Tuesday, July 08, 2008

Guest Blogger and Mindful Eating

Note: It is a true privilege for me to introduce today's guest blogger! AZ Tea Lover is a long-time friend. I call her a friend of my heart, because I know that we'll be life-long pals. AZ Tea Lover and I have many connections - professionally, educationally, philosophically, and of course through tea! Enjoy!

When Stephanie asked me to be a guest blogger, I thought immediately of how much I enjoy having tea with her. I am grateful for the gift of a guest post on her blog. Thanks Steph!

Two beneficial aspects of having tea are portion control and food-savoring. (There are many more benefits, certainly.) Small, dainty, carefully-made savories, scones, and sweets are neatly placed for display on beautiful plates with care and thought to making the food look pleasing in addition to tasting pleasing. It is exciting to think about how to savor all these little bites! Usually the sandwiches are quite small, no larger than a half-dollar coin. I often think when I see these tasty treats, "I only get three bites of this before it's gone... I'd better savor every bite!" The slow-foodie movement emphasizes being conscious of our food and how we eat it. Tea treats are perfect for savoring and eating modestly, and they are even more special when made with care and thoughtfully chosen ingredients. Almost every time I have tea at a tearoom (or a friend's home), I take treats home because I feel full long before getting to the plate of sweets. And it's usually less food than I'd eat at a normal meal. There's a psychological aspect to eating slowly and with appreciation that is really good for me. We'd all eat less and be healthier in mind and body by reconsidering what we eat, how we eat it, and how much of it we eat.

AZ Tea Lover (left) and me, having tea at the Empress Hotel in Victoria, 2005

When I have friends over for tea, I like to put out whatever I have on hand - a few crackers with cheese cubes, chocolate chips, scones (King Arthur is my favorite mix), nuts, whatever seems to be a complement of sweet, salty, and savory (I'm not good at making tea sandwiches yet). Small plates are best, with just a few of each item. Just enough of each to enjoy a meal and pleasant conversation. The care of preparing a meal for friends feels good.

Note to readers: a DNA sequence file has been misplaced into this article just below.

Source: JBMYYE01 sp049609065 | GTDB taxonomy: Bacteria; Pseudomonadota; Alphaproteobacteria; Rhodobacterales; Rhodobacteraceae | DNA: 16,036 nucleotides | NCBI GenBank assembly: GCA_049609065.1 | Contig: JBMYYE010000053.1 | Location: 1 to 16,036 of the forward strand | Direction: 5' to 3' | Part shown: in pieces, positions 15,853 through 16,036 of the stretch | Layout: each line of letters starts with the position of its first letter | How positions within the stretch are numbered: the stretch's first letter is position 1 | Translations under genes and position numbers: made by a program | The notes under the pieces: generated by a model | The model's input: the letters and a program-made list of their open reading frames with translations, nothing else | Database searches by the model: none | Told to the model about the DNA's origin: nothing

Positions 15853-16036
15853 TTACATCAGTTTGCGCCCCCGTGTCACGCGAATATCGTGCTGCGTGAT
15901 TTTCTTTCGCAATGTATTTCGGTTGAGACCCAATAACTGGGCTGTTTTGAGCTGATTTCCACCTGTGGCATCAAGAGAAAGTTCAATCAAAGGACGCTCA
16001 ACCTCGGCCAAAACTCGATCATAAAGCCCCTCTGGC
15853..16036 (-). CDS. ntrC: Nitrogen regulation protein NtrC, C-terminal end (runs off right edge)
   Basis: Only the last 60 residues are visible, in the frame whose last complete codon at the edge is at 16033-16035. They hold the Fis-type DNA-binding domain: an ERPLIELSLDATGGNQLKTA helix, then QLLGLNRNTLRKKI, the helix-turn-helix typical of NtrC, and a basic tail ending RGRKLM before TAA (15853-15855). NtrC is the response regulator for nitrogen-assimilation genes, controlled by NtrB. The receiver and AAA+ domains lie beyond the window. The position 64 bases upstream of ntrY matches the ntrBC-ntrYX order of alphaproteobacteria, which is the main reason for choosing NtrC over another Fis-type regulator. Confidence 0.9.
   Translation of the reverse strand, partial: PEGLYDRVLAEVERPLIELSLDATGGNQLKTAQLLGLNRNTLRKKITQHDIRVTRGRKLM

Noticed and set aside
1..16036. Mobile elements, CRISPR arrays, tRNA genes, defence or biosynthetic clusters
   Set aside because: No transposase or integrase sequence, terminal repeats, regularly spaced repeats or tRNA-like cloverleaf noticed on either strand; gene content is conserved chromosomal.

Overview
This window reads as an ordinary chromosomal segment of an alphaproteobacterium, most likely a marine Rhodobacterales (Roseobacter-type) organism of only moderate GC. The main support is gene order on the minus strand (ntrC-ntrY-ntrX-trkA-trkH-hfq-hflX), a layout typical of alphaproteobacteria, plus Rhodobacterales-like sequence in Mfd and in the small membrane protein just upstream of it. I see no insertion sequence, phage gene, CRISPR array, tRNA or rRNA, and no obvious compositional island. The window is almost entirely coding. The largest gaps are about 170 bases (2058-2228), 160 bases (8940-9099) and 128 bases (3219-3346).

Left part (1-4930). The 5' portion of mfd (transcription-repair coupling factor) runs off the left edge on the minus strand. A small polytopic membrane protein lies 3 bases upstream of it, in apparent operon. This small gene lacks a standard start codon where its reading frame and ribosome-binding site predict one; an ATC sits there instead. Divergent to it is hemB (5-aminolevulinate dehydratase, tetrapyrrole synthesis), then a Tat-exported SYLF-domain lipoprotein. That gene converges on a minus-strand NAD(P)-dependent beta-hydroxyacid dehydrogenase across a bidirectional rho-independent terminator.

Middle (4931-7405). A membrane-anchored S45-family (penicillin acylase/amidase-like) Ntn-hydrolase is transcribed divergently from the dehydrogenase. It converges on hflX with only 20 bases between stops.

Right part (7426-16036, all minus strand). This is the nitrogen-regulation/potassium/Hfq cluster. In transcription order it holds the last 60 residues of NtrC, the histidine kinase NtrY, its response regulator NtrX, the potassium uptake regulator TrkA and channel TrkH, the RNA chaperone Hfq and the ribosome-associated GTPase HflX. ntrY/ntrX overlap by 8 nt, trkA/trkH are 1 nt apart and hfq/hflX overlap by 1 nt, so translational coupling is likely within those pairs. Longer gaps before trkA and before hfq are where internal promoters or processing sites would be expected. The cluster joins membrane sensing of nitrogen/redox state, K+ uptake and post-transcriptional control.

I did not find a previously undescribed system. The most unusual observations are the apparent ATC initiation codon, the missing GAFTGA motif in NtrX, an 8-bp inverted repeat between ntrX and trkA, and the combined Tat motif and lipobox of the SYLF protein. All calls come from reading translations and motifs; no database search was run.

To enjoy tea and tea treats is to learn the art of appreciation - taking a moment to reflect on why we are here, who we spend our time with, and how lucky we are to enjoy these things.

For more information on the concept of mindful eating, visit this
Wall Street Journal article.


Teafan said...

You two are so cute!

This is a very nice post.

Philigry said...

such a nice post.

Anonymous said...

Tea and Friendship - two of life's many blessings!

Anonymous said...

I love the idea of a guest post, as well as how it provides context of friendship and shared interests for our beloved Stephanie. What a lovely post. MKP

Anonymous said...

The slow-food concept is one we all need to be more conscious of. (among other sustainability issues.) Style and substance, all in one post. Nice! Cheers!

Amanda said...

Great post, AZ Tea Lover! Thanks for sharing the link to the Wall Street Journal article.

Alice said...

What a lovely, thoughtful post. I've had tearoom owners tell me that they frequently have guests who complain that the portions are too small and they don't get enough to eat. That jumbo-buffet, stuff-your-face attitude does not belong in a tearoom.

Linda said...

Very nice post! I love the photo, too!

Anonymous said...

I enjoyed this post. I have been thinking about the slow food movement lately and this connected. Also, thank you for the link to the WSJ article. Good article.